Ah yes. It’s time for the yearly “War on Christmas”. Right wing rhetoric? Well, it’s a way to sell newspapers….

What has changed in the last ten years is that it is now politically correct to ridicule Christian belief.

Yet the latest report is over the top: One NBC Medical Expert named Dr. Snyderman has joined in using a “straw man” arguments to ridicule what they imagine is believed by Christians is the latest fad.

NANCY SNYDERMAN: I don’t like the religion part. I think religion is what mucks the whole thing up.

[LAUGHTER]

DONNY DEUTSCH: There you go, no more religion!

LAUER: Wow.

DEUTSCH: Wow.

JONES: That’s the only reason why – that’s the only reason for me to have the holiday, quite frankly.

SNYDERMAN: No, I don’t like the religion part. I think that’s what makes the holidays so stressful and – I don’t.

Religion makes the holiday worse?

Do you have any empirical evidence that is true? You are supposed to be the medical expert, so I presume you are not just making it up.

Or are you meaning that Christians who celebrate the birth of their savior embarrass those who don’t believe? Getting back at the “christian” girls who ridiculed you in high school maybe? How juvenile. And this is supposed to be from a professional (?!).

Sigh. I’m old enough to remember when Americans were happy to say Merry Christmas, Happy Chanukah, Happy Diwali, Happy St Patrick’s day, or even Norwuz Mubarack. Now, however, it’s not PC for people to celebrate feasts that remind them of the triumph of good over evil if the feast has religious connotations.

Now, Deutch is an advertising specialist who now works on TV, and I suspect Snyderman joined in on the fun of ridiculing Jones not out of dislike of Christianity per se, but because Star Jones was there, and Attorney Jones is an uppity black girl a favorite target on TV for her flamboyant personality and Christian faith.

But my question is this: but why does a trained physician go out of her way to be unprofessional and show religious bigotry?

Snyderman’s biography at Wikipedia says she trained in the Midwest, and later in Pittsburgh, a blue collar town with many ethnic blue collar workers and Afro Americans. Presumably she met Catholic, Orthodox, and various Protestant Christians among her patients. Heck, when I worked in that area, our malls even had decorations for “Russian Christmas”.Her biography also says she worked as a cancer ENT surgeon in Arkansas. Again, I’ve worked near that area, and presume she had many Christians belonging to various small Bible churches, and also is aware of the generous southern culture of Bible Christianity, which is not the same culturally as the ethnic Catholic/Orthodox Christianity of Pittsburgh or New York City.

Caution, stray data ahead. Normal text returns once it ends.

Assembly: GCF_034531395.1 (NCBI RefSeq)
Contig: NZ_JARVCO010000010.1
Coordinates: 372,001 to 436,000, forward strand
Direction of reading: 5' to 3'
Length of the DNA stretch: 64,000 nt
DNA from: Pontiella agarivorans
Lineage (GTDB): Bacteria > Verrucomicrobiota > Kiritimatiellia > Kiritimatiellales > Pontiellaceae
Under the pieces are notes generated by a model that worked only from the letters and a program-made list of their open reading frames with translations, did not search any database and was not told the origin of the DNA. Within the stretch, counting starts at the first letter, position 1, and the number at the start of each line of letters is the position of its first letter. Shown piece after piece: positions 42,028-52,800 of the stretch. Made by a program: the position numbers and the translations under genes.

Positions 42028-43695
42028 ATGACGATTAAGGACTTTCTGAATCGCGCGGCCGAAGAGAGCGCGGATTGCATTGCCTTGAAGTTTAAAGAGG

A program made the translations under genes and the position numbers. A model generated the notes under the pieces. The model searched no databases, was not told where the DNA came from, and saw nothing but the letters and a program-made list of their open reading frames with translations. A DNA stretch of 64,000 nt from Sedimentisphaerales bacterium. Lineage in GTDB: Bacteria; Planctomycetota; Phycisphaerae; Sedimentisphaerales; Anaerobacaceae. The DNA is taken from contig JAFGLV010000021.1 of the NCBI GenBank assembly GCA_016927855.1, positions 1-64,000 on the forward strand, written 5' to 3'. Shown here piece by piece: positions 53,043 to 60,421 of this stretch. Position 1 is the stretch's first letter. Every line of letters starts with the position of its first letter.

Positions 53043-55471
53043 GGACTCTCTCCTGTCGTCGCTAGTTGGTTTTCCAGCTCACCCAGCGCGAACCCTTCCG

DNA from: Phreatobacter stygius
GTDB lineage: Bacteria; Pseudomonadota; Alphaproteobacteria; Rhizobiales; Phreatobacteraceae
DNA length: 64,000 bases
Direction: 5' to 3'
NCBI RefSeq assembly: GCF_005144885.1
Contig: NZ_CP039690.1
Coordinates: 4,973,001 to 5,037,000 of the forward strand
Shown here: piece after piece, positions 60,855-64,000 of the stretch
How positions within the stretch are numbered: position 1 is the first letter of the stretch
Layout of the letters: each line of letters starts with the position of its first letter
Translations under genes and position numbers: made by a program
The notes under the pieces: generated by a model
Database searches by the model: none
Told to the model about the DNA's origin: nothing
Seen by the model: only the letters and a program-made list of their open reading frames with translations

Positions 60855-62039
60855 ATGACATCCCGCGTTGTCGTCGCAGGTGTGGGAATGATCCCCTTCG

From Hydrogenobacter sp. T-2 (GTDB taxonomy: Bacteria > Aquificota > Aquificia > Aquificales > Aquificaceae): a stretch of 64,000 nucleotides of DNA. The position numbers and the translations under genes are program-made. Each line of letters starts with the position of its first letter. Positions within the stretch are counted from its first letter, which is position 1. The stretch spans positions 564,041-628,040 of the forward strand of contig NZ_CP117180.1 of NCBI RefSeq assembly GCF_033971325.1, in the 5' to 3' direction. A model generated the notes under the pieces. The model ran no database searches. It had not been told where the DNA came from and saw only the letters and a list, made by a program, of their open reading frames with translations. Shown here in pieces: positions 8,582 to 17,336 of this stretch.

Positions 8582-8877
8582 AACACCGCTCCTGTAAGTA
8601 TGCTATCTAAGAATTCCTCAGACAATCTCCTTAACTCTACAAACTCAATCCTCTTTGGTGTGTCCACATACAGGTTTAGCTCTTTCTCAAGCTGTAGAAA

So what is her excuse? Empathy? No empathy here. Nor cross cultural understanding.

Could I suggest Dr. Snyderman take a course in cross cultural medicine? Indeed, my medical organizations, the AAFP, encourages training in “cultural Proficiency”.

Cultural proficiency is the knowledge, skills, and attitudes and beliefs that enable people to work well with, respond effectively to, and be supportive of people in cross-cultural settings.

We docs work with all sorts of people, and if you look down your nose at your patients, and openly ridicule them instead of understanding what the holiday means to them, you are in the wrong profession.

And, FYI: Christmas is indeed a ‘stressful” holiday for the elderly, those caring for the sick, those whose family is far away, the divorced, the single parents, some in the gay community, the homeless, and those who in today’s economy are out of work.

But religion is part of the answer, not the problem. Christmas reminds you to put things in perspective: That the light shines in darkness, and the darkness cannot overcome it.

So during the Christmas season, many Christian churches sponsor parties, food giveaways, or sponsor groups to visit nursing homes and homeless shelters, giving gifts to those who are forgotten by society. Many churches hold special musical celebrations for the public who cannot afford expensive theatre tickets, to enjoy choir music and classical music for free. And of course, many individual Christian families make sure to invite their single neighbors over to celebrate.

Nor is the generous giving limited to Christians: Indeed, in many cities, Jewish and Muslims doctors/nurses/hospital workers volunteer to work on Christmas day so that their Christian friends can take off to spend the day with their families, to attend church and to feast together.

That idea, the idea that neighbors are happy for their neighbors religious beliefs, even to the extend that they help them to celebrate their feast days, is what America is about.

At least, it is outside the snobbish bubble of the main stream media.

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